He'll also be looking for his team to be a bit more dangerous from open play, although they did create a few chances. The fact that Landon Donovan looked more comfortable than he ever has in a wide role, finding a better balance between defense and attack, was a positive development.
Eyes will now be set on the Americans' May 28 matchup against England, which will no doubt be a step up in terms of intensity and atmosphere. That the U.S. might garner a victory in Wembley Stadium is on the one hand unthinkable. But if the U.S. continues to do the little things well, a positive result isn't out of the question.
Player ratings: (scale 1-10)
Tim Howard, 7 -- Did well to stop Dariusz Dudka's low drive in the 30th minute, and his handling was flawless.
Heath Pearce, 6 -- Got caught ball-watching a few times in the first half, and a shaky clearance led to Dudka's chance, but Pearce usually recovered well to block the cross or hold up his man. Also contributed to the attack, and drew the foul that led to the first goal.
Carlos Bocanegra, 8 -- Barely put a foot wrong, and scored the all-important first goal. Showed surprising sharpness given his lack of playing time at Fulham.
Oguchi Onyewu, 7 -- Had one scary moment in the second half when he was turned by Matusiak, but was otherwise solid in the back. His first-half goal allowed the U.S. to dictate the pace of the game.
Steve Cherundolo, 6 -- Solidified his hold on the right back slot by delivering another consistent performance.
Landon Donovan, 7 -- His set-piece delivery was outstanding, a surprise given the way he has struggled with this in the past. Nearly capped off his night with a goal, and although he missed on his 48th-minute breakaway attempt, showed good strength on the play.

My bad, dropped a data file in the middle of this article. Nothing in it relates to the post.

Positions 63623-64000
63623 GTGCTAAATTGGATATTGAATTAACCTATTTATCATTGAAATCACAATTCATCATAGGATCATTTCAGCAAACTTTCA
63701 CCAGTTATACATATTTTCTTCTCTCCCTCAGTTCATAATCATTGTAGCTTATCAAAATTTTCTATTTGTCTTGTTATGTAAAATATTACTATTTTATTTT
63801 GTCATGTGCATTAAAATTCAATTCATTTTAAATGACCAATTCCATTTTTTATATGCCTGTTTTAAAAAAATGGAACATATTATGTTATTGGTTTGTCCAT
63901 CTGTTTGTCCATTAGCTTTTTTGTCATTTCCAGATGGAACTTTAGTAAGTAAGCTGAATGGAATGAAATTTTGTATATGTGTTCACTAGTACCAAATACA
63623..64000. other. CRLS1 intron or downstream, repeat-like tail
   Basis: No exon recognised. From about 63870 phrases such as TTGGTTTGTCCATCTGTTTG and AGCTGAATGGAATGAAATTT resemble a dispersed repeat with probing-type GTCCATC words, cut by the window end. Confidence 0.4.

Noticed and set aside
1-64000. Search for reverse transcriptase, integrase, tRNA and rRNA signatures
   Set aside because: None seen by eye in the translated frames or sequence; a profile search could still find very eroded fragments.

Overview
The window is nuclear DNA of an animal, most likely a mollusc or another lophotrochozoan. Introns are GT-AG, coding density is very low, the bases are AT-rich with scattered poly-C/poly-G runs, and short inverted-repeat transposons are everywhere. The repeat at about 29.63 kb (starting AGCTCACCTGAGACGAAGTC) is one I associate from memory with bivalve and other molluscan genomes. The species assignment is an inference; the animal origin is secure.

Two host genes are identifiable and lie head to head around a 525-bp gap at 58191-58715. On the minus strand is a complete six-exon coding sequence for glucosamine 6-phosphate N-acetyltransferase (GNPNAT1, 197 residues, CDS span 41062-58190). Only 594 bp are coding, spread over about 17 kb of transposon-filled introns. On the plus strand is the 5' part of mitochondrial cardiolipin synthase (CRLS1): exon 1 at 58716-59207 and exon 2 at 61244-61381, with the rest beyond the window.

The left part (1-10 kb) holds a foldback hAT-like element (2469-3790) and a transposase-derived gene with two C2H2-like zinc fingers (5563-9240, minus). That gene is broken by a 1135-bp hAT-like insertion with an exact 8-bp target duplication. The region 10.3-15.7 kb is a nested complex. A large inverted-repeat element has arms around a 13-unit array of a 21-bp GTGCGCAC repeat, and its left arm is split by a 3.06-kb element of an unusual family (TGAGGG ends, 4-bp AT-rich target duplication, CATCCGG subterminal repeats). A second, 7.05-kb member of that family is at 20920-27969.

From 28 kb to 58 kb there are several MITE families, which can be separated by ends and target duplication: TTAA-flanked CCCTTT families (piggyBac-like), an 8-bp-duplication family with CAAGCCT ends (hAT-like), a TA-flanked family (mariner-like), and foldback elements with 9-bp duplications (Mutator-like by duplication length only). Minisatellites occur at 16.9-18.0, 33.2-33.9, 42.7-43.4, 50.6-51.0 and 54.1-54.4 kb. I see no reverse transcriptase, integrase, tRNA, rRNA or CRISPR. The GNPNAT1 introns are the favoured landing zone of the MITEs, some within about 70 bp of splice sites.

Michael Bradley, 6 -- Started out playing like he did against Mexico, taking turns losing and then winning the ball. But he eventually settled into the match well, and effectively clogged the middle, while also delivering some sharp passes.
Ricardo Clark, 6 -- Played to his strengths, which are covering a lot of ground and winning the ball. He kept any glaring mistakes to a minimum.
Clint Dempsey, 6 -- His timely nudge on Onyewu's man allowed his teammate to score the second goal, and he was effective on the ball when he tucked in to the center of midfield.
Brian Ching, 4 -- He helped his team defend from the front, but needed to do better with the ball when he got it. His shooting was miles off.
Eddie Johnson, 4 -- The Fulham forward just seemed a second slow in recognizing situations and his decision-making suffered as a result. One can only hope that some more playing time with Fulham will cure this.
Josh Wolff, 6 -- A free-kick earning machine when he came in, one of which was converted by Lewis. He also helped his team by just making the simple play. Makes you wonder what a Ching/Wolff partnership would look like.
Jay DeMerit, 6 -- Aside from a few minor communications mix-ups, the U.S. suffered little drop-off when DeMerit entered the match.
Eddie Lewis, 7 -- Scored the final U.S. goal with a gorgeous free kick, and provided solid play, whether in midfield or in defense. It seems unlikely that Lewis will be around for the 2010 World Cup, but a supporting role during qualifying isn't out of the question.
Jonathan Spector, 6 -- The busiest man in the U.S. player pool took over for Cherundolo late, and his sharp passing sparked several counterattacks.
Benny Feilhaber, NR -- A brief five minute stint earns Feilhaber his 16th cap.
Jeff Carlisle covers MLS and the U.S. national team for ESPNsoccernet. He can be reached at firstname.lastname@example.org.